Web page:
Saturday, February 25, 2012

Rink Cred

Today I moved up the food chain at Bowie Ice Arena.  How do I know?  For starters, several of the ice princesses now smile at me instead of rolling their eyes as we pass each other at speed a few centimeters apart on different trajectories.  They've accepted me if not as a semi-skilled practitioner of their art, at least as a more or less predictable moving object within the rather "target rich" environment which is a public session.  In addition, their coaches also now talk to me rather than glare if I move to the center circle to practice.  To a degree I think the coaches tolerate my presence because having me circulating at the outer perimeter of the circle tends to dissuade the great unwashed from cutting across that semi-sacred patch of ice.  Currently I'm practicing the seven step Mohawk combination sequence required for the Gamma level ISI test.  The coaches working the center circle no doubt recognize the sequence of steps for that combination, having taught it to a bazillion students.  In addition they can probably read my lips as I silently count the steps in my head.  As a consequence my moves are fairly predictable to them but less so to the day trippers looking for a short cut. 

Today's public session was extra nuts because tomorrow there will be no public session due to a figure skating competition. So in addition to the usual mob of wall hangers and wobbly skaters, all our rink's ice princesses were out in force getting in one last nervous run-through of their programs.   As is the case of most public sessions, whenever there are large differences in skill levels on ice at the same time, the risk of close encounters increases. Many of the day trippers appear to have about the same grasp of rink etiquette as a mob of sheep.  The kids circulating as ice rink monitors do a decent job but they can't be everywhere.  Maybe the rink should invest in some border collies...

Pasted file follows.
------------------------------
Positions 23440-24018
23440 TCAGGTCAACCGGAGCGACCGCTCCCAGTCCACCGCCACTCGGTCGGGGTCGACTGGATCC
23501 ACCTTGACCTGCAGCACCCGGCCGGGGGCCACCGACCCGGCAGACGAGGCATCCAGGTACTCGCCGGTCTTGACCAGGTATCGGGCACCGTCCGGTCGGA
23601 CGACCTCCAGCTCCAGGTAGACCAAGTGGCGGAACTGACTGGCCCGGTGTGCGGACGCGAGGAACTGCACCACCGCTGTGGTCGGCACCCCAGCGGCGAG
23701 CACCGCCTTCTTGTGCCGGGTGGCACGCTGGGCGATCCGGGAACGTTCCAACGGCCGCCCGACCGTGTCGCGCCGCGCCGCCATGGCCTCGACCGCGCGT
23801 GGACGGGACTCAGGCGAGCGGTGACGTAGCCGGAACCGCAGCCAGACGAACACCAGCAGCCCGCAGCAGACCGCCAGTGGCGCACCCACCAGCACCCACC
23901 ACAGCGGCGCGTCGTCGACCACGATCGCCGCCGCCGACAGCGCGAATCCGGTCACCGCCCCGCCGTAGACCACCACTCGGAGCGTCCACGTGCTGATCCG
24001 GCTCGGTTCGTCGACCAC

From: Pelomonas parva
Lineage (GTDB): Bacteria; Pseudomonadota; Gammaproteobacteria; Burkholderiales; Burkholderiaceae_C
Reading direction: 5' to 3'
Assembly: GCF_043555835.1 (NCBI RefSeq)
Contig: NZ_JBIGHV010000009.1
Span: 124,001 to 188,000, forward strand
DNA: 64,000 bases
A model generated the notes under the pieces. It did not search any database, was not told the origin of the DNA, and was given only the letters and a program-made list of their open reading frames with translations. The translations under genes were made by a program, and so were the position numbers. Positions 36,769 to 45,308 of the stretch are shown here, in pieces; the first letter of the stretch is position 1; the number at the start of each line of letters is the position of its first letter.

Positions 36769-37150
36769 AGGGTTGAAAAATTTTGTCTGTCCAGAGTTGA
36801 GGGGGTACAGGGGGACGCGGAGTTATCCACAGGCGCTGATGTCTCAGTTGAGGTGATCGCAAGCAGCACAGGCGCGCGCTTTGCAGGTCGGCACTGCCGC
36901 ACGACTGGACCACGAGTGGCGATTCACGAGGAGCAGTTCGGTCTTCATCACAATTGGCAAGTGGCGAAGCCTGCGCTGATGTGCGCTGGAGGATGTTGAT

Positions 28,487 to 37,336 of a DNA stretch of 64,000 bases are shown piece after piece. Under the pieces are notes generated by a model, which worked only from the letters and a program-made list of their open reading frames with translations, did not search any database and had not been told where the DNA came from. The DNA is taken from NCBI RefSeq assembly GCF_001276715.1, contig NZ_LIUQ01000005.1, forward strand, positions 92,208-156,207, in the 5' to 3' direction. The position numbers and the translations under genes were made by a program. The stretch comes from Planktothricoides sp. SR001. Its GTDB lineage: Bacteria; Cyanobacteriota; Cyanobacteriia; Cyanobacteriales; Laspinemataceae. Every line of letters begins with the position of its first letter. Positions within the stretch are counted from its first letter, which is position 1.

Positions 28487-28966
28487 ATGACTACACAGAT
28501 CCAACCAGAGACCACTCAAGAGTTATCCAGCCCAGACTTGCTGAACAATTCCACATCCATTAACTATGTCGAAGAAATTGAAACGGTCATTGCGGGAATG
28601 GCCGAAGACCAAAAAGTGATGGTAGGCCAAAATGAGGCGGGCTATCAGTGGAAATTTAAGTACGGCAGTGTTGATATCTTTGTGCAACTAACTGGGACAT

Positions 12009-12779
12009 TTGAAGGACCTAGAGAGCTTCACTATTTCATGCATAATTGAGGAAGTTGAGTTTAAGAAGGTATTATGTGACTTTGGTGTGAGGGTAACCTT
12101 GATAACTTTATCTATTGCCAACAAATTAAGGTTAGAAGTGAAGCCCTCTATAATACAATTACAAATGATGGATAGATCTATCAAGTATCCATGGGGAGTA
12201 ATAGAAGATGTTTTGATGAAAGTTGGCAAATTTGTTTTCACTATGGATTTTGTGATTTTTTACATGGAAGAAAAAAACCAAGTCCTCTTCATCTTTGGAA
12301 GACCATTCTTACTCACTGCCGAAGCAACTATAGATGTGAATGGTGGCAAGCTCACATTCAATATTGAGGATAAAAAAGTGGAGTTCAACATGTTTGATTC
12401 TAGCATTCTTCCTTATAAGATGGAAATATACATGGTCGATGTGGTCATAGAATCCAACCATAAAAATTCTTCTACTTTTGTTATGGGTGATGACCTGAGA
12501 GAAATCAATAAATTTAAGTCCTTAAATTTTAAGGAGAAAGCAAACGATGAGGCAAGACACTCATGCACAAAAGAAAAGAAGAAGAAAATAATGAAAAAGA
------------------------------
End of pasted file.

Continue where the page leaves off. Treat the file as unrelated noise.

For me the upshot of today's session was that the conditions forced me to practice the CCW direction--which I dislike.  Working on anything going CW would have probably resulted in a quick trip to the ER.  I'll drop in on a freestyle session either at Bowie or Wells on Tuesday and work the CW side of life.  Towards the end of the first hour of the session Mike, my group lesson coach, let his private student go (she was totally frustrated by the crowd) and took a look at me doing single and two foot glides.  We agreed that the latest blade adjustment tweak seems spot on.  I'll have Nick sink the permanent screws on Monday.


  1. Isn't it a great feeling when you are a part of the "skaters" and no longer an "ice tourist" (as another adult skater calls them.)

    I love the idea of border collies on ice. Our rink needs them for sure- we don't have ice monitors so there is no direction to our public skating, just utter chaos.

  2. Yes, it's always pleasant when one becomes an accepted member of a given population. As I reintegrate back into skating I'll probably join our rink's FS club and then I'll be in real trouble--I'll be expected to remember names!

    Sheep dogs on ice--it could work! I think things at the rink will calm down a bit when (a). the competitive season winds down, and (b). the weather turns predictably warm.